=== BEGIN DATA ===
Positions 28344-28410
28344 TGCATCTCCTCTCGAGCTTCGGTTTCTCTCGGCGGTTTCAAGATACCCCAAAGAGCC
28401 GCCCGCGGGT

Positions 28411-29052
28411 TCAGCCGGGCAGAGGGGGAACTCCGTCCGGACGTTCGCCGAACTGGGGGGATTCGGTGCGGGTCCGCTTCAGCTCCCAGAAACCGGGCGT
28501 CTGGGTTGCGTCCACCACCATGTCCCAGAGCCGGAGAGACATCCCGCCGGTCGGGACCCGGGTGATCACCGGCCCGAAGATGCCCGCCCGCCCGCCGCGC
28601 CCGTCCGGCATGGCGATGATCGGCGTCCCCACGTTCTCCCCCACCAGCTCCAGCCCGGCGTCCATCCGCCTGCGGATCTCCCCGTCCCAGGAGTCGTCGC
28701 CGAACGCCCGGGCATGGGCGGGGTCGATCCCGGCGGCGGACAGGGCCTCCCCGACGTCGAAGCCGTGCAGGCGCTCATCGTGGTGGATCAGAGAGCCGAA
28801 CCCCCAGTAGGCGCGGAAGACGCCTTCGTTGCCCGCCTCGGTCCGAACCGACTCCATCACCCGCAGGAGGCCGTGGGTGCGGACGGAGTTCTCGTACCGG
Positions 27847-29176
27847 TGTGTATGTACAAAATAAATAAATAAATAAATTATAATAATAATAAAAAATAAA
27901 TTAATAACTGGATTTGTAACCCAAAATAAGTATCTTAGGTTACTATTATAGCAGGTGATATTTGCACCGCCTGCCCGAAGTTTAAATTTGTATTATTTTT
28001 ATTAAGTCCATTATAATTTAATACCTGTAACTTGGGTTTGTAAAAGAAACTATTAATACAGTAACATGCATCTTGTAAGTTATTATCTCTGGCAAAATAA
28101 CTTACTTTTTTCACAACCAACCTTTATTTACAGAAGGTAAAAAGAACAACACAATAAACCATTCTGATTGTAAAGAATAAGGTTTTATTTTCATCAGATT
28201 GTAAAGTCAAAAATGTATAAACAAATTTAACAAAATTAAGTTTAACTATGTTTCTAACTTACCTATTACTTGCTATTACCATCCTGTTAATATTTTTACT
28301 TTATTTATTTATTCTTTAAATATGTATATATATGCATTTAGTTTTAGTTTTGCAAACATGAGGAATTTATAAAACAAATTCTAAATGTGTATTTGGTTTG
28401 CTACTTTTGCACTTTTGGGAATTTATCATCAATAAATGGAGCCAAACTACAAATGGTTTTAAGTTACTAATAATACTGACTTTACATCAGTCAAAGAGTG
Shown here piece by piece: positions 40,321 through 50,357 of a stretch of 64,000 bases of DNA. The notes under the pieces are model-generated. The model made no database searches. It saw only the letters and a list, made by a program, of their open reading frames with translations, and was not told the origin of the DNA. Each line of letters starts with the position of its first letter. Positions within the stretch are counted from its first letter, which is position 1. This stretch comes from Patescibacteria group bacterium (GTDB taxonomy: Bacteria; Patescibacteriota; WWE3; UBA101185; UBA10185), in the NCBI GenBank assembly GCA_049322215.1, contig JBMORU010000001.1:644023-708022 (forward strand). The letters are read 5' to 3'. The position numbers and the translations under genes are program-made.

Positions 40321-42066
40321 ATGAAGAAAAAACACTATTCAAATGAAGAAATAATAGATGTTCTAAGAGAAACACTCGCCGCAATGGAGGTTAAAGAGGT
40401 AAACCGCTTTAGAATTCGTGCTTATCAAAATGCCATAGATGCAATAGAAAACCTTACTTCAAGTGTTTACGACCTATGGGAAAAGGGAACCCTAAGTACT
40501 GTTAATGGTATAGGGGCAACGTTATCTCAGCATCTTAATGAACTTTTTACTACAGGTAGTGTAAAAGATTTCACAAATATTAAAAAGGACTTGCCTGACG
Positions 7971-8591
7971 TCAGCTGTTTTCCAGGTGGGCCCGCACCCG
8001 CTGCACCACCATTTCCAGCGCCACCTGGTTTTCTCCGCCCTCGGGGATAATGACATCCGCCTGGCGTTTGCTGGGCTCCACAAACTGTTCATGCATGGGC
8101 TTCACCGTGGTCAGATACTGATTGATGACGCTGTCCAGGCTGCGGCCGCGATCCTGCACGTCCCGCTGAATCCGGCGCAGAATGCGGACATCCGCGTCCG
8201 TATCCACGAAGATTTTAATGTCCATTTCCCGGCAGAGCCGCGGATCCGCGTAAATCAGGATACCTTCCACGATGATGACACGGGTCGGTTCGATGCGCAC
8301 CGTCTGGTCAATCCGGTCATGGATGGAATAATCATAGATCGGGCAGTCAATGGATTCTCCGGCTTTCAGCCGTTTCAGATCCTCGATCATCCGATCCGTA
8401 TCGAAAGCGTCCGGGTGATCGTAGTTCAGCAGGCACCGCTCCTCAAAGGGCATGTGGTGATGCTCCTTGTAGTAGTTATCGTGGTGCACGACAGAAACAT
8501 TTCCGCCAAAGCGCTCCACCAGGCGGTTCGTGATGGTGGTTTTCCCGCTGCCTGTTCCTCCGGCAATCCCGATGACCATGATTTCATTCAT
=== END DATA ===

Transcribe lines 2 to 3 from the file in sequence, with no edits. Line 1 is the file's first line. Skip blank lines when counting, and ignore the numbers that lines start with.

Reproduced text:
28344 TGCATCTCCTCTCGAGCTTCGGTTTCTCTCGGCGGTTTCAAGATACCCCAAAGAGCC
28401 GCCCGCGGGT